I’m thinking you have some marshmallow needs. Since my DNA is 50% Texan and 50% Californian, let’s just say that I am not handling the cold in the Midwest very well right now. Hot cocoa is practically a food group in my house this week, and I’m not even ashamed.
I make Camille a kid-friendly version of hot cocoa (2 teaspoons unsweetened cocoa powder + 2 teaspoons coconut sugar mixed into about 2/3 cup of warm almond milk), and she loves it. Well, I thought she loved it, until she had a few marshmallows on top and then I really saw her exude love.
The truth is, I’ve started letting Camille have sugar. It’s not every day. I can’t even remember when it happened. I *think* it was when my mother-in-law was in town. While shopping at Trader Joe’s, I was eating mango gummy candies (gummy candies are the way to my heart–not chocolate, not cake, not ice cream, just GUMMIES). Camille was in tow with us, and I just felt bad eating in front of her. I gave her a little tiny bite. She liked it and reached her hands up for more. All in all, she probably ate half a gummy (and I was half-way full of guilt for days).
Fast forward a few weeks ago, and I’ve got a bag of mini marshmallows in the car, and she was being so good and patient while I put her in and out of the carseat a million times during errand running, and I decided to fill up her little paw with a few of them. You guys, she went crazy for them! Real sugar does that, I guess.
My Mom quickly clued me into what an extreme choking hazard mini marshmallows are, and I never let her have them again. In my gut, I know that Camille loves food so much, she would never choke on it and waste it. Seriously, have you seen my instagram where she eats brussels sprouts, entire bowls of broccoli and fennel salad? This kid, I tell ya. She deserves a damn marshmallow.
So, I made my regular marshmallow recipe with maple syrup in place of the corn syrup. There’s still a bit of regular granulated sugar in these babes, but I think it’s fine in moderation.
We love these marshmallows. Camille calls them ‘ma-marshes,’ and I’m sorry I just shared that with you. One of my pet peeves is adults repeating words the way kids say them, and I swore I’d never do that. But I just did. And according to every parenting book, I’m supposed to correct her to say ‘marshmallows,’ but really, I call them ma-marshes now, too.
Look at that little paw! One of the first things I noticed about Camille after she was born was all the little dimples on the tops of her hands. And I immediately wanted to eat them all up.
I haven’t tried subbing maple syrup for corn syrup in all of my marshmallow recipes yet (but I’d like you to meet: vanilla bean marshmallows, chocolate marshmallows, mixed berry swirl marshmallows and raspberry marshmallows. I will say that a maple syrup marshmallow has a slight graininess to it that gets more pronounced over time. If you make and eat these the same day, you won’t notice it. If you hoard them in the pantry and dole them out two-by-two to your kids, they’ll get grainier as they sit. But the good news is that you won’t find a kid that won’t eat them, even on day 5.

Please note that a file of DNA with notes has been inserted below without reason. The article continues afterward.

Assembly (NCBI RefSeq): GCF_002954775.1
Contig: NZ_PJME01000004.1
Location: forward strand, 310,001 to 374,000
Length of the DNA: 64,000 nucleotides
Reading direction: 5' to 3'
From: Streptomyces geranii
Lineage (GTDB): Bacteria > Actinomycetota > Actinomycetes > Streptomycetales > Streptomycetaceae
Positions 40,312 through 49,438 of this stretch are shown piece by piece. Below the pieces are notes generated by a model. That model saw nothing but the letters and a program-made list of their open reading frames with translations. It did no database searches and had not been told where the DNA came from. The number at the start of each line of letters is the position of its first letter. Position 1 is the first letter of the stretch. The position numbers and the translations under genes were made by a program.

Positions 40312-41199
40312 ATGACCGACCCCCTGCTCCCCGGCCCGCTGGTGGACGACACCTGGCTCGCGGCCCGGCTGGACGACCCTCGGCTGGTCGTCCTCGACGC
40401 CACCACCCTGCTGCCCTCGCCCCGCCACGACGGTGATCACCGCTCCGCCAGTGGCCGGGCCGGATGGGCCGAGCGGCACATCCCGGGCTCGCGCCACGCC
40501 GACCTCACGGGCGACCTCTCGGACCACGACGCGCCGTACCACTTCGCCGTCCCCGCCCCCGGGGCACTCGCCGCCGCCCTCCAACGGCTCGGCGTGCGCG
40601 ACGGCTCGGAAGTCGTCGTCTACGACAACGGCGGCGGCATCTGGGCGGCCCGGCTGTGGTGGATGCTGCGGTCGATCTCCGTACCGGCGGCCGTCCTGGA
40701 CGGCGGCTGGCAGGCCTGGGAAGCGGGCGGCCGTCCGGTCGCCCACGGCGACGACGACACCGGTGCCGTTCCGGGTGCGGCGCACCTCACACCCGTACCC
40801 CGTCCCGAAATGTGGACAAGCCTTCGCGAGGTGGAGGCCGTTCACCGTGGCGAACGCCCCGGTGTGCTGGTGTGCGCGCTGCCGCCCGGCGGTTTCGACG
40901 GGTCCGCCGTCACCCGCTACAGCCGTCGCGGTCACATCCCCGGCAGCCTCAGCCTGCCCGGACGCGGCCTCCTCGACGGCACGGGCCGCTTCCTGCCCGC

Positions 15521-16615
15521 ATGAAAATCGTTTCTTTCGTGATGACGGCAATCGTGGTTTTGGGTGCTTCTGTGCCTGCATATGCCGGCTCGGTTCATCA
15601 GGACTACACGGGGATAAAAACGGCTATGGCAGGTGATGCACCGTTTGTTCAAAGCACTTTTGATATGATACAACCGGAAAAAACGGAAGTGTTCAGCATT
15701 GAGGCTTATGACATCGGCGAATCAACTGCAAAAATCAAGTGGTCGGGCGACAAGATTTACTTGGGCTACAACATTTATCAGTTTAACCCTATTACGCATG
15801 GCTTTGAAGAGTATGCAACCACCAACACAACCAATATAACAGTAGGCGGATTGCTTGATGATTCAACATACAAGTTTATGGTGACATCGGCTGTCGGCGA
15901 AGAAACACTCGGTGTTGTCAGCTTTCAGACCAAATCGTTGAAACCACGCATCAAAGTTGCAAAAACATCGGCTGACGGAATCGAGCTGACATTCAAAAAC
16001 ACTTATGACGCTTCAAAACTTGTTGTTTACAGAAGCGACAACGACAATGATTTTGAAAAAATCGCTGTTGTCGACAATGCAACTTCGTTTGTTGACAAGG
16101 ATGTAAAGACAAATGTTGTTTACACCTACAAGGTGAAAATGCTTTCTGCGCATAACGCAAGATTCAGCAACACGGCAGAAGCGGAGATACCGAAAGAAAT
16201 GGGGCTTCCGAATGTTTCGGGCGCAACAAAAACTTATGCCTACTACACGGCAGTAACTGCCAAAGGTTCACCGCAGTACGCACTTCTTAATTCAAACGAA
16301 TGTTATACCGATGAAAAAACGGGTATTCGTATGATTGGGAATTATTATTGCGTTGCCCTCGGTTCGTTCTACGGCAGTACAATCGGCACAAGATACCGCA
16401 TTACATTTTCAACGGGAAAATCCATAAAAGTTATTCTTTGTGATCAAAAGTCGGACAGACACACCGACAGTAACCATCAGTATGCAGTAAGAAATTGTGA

You can scoop the marshmallow fluff with a cookie scoop into little mounds (that set faster), or, you can spread them into a 8×8″ square pan, and let them set for 3 hours before dicing into cubes with a powdered sugar-dusted knife. Your choice.
Yep, this recipe is from last year, but I snapped a new photo (the one with Camille’s little baby hands) an wanted to re-share. Thanks for re-reading.
Homemade marshmallows made without corn syrup! No corn syrup marshmallows. Maple syrup marshmallows for kids.
20 minPrep Time
20 minCook Time
40 minTotal Time
- 3/4 cup granulated sugar
- 1/3 cup maple syrup
- pinch of salt
- 6 tablespoons cool water
- 1 packet (21/2 teaspoons) unflavored gelatin powder
- 1/2 teaspoon maple extract (or vanilla extract)
- 1/2 cup powdered sugar
- Have ready a baking sheet (or 8x8-inch square pan) lined with parchment paper and sprinkled with a light layer of powdered sugar.
- In a medium sauce pan, stir together the granulated sugar, maple syrup, salt, and 3 tablespoons of the water. Turn the heat to high and bring to a boil without stirring. Clip a candy thermometer to the edge of the pan, and boil until it reaches 238-degrees Farenheit.
- Meanwhile, add the remaining 3 tablespoons of water to a large bowl and sprinkle the gelatin on top. Let sit for a few minutes without stirring.
- When the sugar syrup reaches 238, slowly begin to stream it into the gelatin mixture while constantly beating with a hand mixer (or a mini stand mixer). Do not splash the syrup on the edges of the bowl, or it will harden immediately. Go slow, and take your time.
- Beat the mixture for 7-9minutes on medium speed. It will look like marshmallow fluff from the jar and be quite stiff.
- Spray a mini cookie scoop with cooking spray, and make a test marshmallow on the baking sheet. Does it hold its shape relatively well? If not, scoop it back into the bowl and beat on high for 2-3 minutes until the mixture is more stiffer.
- Stir in the maple extract and mix until combined.
- Using a mini cookie scoop that you spray with cooking spray between each scoop, scoop out 18-20 marshmallows onto the prepared baking sheet. Alternatively, spread in the 8x8-inch square pan and let rest on the counter for 3 hours.
- Let the mixture set uncovered for at least 90 minutes. The longer they sit out uncovered, the more they take on the texture of store-bought marshmallows with a firm crust.
- Sprinkle the marshmallows with the extra powdered sugar and allow to dry.
- Store the marshmallows in an air-tight container at room temperature. They will keep for 5 days .